Food for thought
By Ruth Tobias
THIS YEAR, we Bostonians finally showed the world there's a method to our mad, mad loyalty. It does go rewarded - and how. The proof isn't only in the sports pages, either; it's also right here in this supplement, as we give props to the bars and restaurants that have nourished us and slaked our thirst through some long, hard seasons of disappointment and disgrace. If, among the winners of 2004, there are as many old stand-bys and comeback kids as newcomers, as many genuine neighborhood joints and holes-in-the-wall as world-class destinations, it only goes to show how our seemingly provincial hesitation in the face of all things novel and trendy is really just a matter of our admirable fidelity to the familiar, in good times and bad.
Oh, there are exceptions, of course. This year's survey finds a number of first-timers in its ranks, some of which are indeed at the culinary forefront. The Organic Garden Café, in Beverly, for instance, is a mecca for the vegan and raw-food movements, the only place in Massachusetts (and indeed much of New England) where all the "cooking" is done in low-heat dehydrators rather than in conventional ovens. On the flip side, Bukowski Tavern makes the cut with a beer selection more than worthy of its boozy namesake, above-and-beyond pub grub, and a cooler-than-cool - but never cooler-than-thou - vibe.
Meanwhile, those of you who are, in fact, cooler-than-thou - and by the way, more power to you - have been kind enough to share Via Matta with the rest of us, so that we too can bask in the trattoria's golden glow, suavely sipping prosecco and munching on antipasti. And when pressed to name a worthy newcomer, we've risen to the occasion with two of the most precocious babies on the block: Union Bar & Grille, which is redefining the casual neighborhood place in ways that might be radical if they weren't so refined; and Tamarind Bay, where we're tasting Indian food - made to order by a native celebrity chef - as if for the first time.
Then there are those former flames to whom we've returned for a second honeymoon, since we never stopped loving them in our heart of hearts. In its current ultracolorful incarnation, UpStairs on the Square conducts a three-category sweep of the polls, proving that ex-landlord the Hasty Pudding Club's loss is the dining public's gain. So is the heat wave spreading across spots that recently seemed dormant - the Blue Room and Tremont 647, whose high-energy, funky brunches are proving as popular in the post-millennium as they were in the '90s; Rialto, which still can turn an otherwise-average evening into a special occasion, and a special occasion into a singular event; and the Golden Temple, showing not a spot of tarnish over the decades (though there might be a spot or two of grease from our beloved pu-pu platters).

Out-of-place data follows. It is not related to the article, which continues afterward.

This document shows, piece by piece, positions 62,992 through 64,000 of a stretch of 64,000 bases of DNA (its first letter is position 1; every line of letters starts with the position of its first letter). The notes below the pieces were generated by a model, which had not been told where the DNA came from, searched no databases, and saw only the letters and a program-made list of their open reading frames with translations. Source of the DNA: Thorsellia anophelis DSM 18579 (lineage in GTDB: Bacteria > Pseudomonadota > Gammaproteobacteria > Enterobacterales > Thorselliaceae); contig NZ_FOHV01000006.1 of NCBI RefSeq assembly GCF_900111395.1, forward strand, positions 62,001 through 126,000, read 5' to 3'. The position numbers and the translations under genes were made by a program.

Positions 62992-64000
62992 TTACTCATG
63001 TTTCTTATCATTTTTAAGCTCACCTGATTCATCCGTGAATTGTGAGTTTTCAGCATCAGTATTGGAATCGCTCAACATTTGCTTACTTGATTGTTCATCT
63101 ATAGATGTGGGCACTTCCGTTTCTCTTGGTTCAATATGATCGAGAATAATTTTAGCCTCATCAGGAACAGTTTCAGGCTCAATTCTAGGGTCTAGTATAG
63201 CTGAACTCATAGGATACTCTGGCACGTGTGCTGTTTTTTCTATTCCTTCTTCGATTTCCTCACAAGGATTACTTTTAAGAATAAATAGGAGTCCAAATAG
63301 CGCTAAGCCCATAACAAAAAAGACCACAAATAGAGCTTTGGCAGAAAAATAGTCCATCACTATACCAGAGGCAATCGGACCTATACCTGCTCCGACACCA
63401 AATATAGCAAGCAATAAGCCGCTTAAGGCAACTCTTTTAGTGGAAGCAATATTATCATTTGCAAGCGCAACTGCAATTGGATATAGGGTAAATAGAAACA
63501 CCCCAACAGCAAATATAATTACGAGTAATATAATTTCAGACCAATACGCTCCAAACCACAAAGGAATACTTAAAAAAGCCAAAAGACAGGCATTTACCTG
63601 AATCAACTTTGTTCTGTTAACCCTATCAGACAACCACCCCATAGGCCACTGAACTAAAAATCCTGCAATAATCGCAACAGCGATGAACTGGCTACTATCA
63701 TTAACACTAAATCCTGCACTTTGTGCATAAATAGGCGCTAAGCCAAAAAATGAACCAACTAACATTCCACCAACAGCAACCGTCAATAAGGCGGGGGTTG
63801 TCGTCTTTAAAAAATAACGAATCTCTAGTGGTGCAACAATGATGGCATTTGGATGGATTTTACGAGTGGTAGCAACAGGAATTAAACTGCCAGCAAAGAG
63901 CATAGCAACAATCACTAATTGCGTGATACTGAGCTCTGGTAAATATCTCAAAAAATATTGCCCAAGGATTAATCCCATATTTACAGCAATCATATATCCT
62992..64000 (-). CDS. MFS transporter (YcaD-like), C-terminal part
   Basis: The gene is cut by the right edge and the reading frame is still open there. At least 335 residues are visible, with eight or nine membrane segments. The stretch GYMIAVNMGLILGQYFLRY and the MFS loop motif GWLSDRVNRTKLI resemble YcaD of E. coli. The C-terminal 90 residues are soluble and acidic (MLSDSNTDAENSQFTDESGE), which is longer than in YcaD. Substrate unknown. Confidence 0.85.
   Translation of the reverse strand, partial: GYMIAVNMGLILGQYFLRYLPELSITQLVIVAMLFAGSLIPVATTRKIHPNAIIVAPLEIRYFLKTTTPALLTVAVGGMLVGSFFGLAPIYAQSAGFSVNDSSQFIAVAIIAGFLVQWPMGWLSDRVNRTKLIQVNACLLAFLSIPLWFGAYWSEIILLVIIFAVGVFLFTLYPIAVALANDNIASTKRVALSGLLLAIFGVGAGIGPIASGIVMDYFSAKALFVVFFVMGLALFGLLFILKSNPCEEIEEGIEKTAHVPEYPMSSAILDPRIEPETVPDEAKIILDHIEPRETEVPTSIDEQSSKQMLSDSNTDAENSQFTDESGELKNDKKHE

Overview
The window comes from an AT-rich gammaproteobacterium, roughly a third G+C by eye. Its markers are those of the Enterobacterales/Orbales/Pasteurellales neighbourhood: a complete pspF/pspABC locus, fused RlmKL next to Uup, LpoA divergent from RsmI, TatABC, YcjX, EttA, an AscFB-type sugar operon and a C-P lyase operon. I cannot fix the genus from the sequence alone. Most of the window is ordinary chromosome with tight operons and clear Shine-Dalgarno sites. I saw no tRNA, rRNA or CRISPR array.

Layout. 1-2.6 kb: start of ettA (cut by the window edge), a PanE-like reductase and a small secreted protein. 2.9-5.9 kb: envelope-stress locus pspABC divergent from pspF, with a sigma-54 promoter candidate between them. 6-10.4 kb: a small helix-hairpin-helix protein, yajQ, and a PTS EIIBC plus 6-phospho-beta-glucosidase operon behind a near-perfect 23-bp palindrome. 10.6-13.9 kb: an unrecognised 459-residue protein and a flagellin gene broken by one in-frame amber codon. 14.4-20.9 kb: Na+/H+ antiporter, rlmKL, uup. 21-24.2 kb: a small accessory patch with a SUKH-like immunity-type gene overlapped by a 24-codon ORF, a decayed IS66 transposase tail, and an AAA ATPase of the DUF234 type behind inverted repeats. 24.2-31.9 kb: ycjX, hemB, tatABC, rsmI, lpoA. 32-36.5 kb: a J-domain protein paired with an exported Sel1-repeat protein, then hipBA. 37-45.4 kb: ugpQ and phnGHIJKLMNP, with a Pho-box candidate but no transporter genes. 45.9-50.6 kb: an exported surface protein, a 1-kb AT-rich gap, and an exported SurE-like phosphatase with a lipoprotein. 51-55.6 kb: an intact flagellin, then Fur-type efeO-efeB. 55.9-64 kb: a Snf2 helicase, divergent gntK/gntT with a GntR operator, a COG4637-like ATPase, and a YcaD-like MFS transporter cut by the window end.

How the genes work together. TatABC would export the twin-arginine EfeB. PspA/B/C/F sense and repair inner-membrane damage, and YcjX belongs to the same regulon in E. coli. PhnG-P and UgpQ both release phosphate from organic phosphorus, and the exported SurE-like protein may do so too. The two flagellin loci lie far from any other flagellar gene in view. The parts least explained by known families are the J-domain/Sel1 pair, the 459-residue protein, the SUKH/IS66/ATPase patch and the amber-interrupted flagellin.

Finally, there are the old faithfuls, our perennial picks. Of course, if we make some predictable choices, it's because the places we've chosen have remained startlingly fresh and original. Places like Christina's, where whole new worlds of flavor open up in the form of ice-cream scoops. Places like the East Coast Grill, serving up seafood and barbecue that still knock our socks off, and not just on Hell Night. Places like the first and last names in Beantown tapas, Dalí and Tapéo; like Finale, where the sugar highs are truly haute; and like the Franklin Café, whose popularity endures the old-fashioned way: by deservingly enthusiastic word of mouth.
So what's next? Despite our penchant for tradition, it's not so easy to say. Even as the retro steak-house boom shows no sign of abating - Smith & Wollensky and the soon-to-open Ruth's Chris Steak House being only the latest in a spate of high-end heifer joints - buzz continues to build around ventures that are far more conceptually daring. Just as Meritage, La Morra, and Restaurant L have pushed niche dining to new levels (via food-and-wine pairing, Venetian tapas, and Asian fusion, respectively), Umbria promises to introduce us to a region of Italy unjustly overshadowed by Tuscany. Meanwhile, Sibling Rivalry's Robert and David Kinkead are channeling their competitive streaks, on the Freudian theory that sublimation is a formidable creative force - all for our dining pleasure. You see, we really are willing to experiment around here, to try new places and learn new things. If we also have a tendency to fall back on what we know - well, that's just what we call keeping the faith.
Ruth Tobias can be reached at firstname.lastname@example.org.